Suppose we have a decreasing filtration of Banach spaces $(E_t)_{t\geq0}$, inclusions $V_{s+t,t}:E_{s+t}\to E_t$ and projections $P_{t,s+t}:E_t\to E_{s+t}$ such that $P_{t,s+t}V_{s+t,t}=I_{E_{s+t}}$. I want to study maps $X_t:E_t\to E_0$ satisfying $X_0=I$, $X_tV_{t,0}^*\to I$ strongly as $t\to0$ and $$X_s P_{s,0} X_t V_{s+t,t} = X_{s+t}. $$

Define a "generator" $d:E_0\to E_0$ by letting $\operatorname{Dom}(d)$ consist of elements $\eta\in E_0$ such that $$\eta\in E_t \text{ for some } t\geq0 ~~\text{ and } ~~\lim_{s\to 0} s^{-1} (X_s\eta-V_{s,0}\eta) \text{ exists}, $$ and setting $d\eta=\lim_{s\to 0} s^{-1} (X_s\eta-V_{s,0}\eta)$. Some results of $C_0$-semigroup theory translate directly to results about these families, for instance $\eta\in \operatorname{Dom}(d)$ whenever there exists $\varepsilon>0$ such that the section $(s^{-1} (S_s\eta-V_{s,0}\eta))_{s\in(0,\varepsilon)}$ exists and is uniformly bounded.

Question 1: Have such families of operators received some attention before? In particular I'm interested in properties of the "generator" $d$.

Example: Let $S=(S_t)_{t\geq0}$ be the semigroup of right shifts on $L^2(\mathbb{R}_+)$. If we try to restrict $S$ to the subspace $L^2[0,1]$, it does not give a semigroup, but shatters into a family $(T_t,H_t)_{t\geq0}$, where $H_t=L^2[0,1-t]$ if $t\leq 1$ and $H_t=\{0\}$ if $t>1$ and $T_t=S_t|H_t\to H_0$. The family $(T_t,H_t)$ has precisely the structure given above. The generator $d$ turns out to be closable with closure the differential operator on $L^2[0,1]$, with domain consisting of absolutely continuous functions with $L^2$ derivative and boundary conditions $f(0)=f(1)=0$ and defined by $df=-f'$.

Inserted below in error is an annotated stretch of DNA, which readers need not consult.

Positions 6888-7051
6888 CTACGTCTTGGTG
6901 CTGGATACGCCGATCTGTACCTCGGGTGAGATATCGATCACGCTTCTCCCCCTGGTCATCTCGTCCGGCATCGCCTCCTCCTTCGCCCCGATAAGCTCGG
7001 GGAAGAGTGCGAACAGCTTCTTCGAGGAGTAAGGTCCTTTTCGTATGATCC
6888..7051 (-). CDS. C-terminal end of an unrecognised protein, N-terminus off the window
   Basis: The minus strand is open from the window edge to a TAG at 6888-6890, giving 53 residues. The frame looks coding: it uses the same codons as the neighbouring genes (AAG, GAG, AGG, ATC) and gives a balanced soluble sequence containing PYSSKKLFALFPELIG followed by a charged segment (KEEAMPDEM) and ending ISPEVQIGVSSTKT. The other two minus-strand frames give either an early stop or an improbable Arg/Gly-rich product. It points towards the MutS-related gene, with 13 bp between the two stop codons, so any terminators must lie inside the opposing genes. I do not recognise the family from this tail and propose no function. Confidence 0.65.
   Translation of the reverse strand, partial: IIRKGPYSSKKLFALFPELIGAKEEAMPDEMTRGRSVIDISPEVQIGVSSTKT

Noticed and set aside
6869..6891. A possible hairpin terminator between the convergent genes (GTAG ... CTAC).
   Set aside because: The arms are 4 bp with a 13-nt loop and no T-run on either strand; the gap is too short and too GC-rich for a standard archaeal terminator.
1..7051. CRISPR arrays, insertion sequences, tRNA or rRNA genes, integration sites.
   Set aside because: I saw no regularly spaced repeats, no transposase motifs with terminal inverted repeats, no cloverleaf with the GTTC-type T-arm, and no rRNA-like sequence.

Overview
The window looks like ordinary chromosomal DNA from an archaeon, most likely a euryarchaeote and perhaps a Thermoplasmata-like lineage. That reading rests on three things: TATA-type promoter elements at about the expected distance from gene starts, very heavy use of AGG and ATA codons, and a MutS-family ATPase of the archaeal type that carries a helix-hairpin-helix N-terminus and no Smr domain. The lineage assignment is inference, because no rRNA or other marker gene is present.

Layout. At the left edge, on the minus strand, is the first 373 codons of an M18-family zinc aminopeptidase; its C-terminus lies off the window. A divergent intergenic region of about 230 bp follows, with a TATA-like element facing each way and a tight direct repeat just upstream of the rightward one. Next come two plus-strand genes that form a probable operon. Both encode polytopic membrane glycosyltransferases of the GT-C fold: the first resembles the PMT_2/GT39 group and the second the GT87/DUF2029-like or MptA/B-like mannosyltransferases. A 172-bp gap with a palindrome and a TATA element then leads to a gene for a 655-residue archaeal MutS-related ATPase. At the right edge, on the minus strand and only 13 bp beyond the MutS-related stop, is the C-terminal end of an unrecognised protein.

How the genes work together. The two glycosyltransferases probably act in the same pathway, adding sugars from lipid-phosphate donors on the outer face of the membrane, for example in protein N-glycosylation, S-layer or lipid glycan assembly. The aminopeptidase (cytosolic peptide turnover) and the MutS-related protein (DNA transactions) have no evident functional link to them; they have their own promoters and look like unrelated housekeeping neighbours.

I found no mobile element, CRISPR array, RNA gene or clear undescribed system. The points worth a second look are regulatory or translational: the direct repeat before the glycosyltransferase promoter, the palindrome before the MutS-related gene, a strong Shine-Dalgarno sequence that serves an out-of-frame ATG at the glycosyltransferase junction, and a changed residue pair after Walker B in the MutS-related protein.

Question 2: Have such restrictions been studied in detail?


1 Answer 1


I do not think such semigroups have been extensively studied.

I have seen such semigroups (and, more generally, evolution families corresponding to the non-autonomous problem) in

A. Lunardi, M. Geissert, Asymptotic behavior and hypercontractivity in nonautonomous Ornstein-Uhlenbeck equations. J. Lond. Math. Soc. (2) 79 (2009), no. 1, 85--106.

  • $\begingroup$ Thanks. I see the evolution operators $P_{s,t}$ are mapping between different spaces, but I think it will take me some time to really work out what they're doing and whether this relates to these compressed semigroups $\endgroup$
    – Ollie
    Jan 4, 2013 at 10:34
  • $\begingroup$ A similar discussion can be found in Pazy's book. It is usually expected that such semigroups appear in the study of nonautonomous problems, but it unclear whether some of them may restated in "usual" terms by making the problem autonomous. $\endgroup$
    – John B
    Dec 20, 2015 at 22:55

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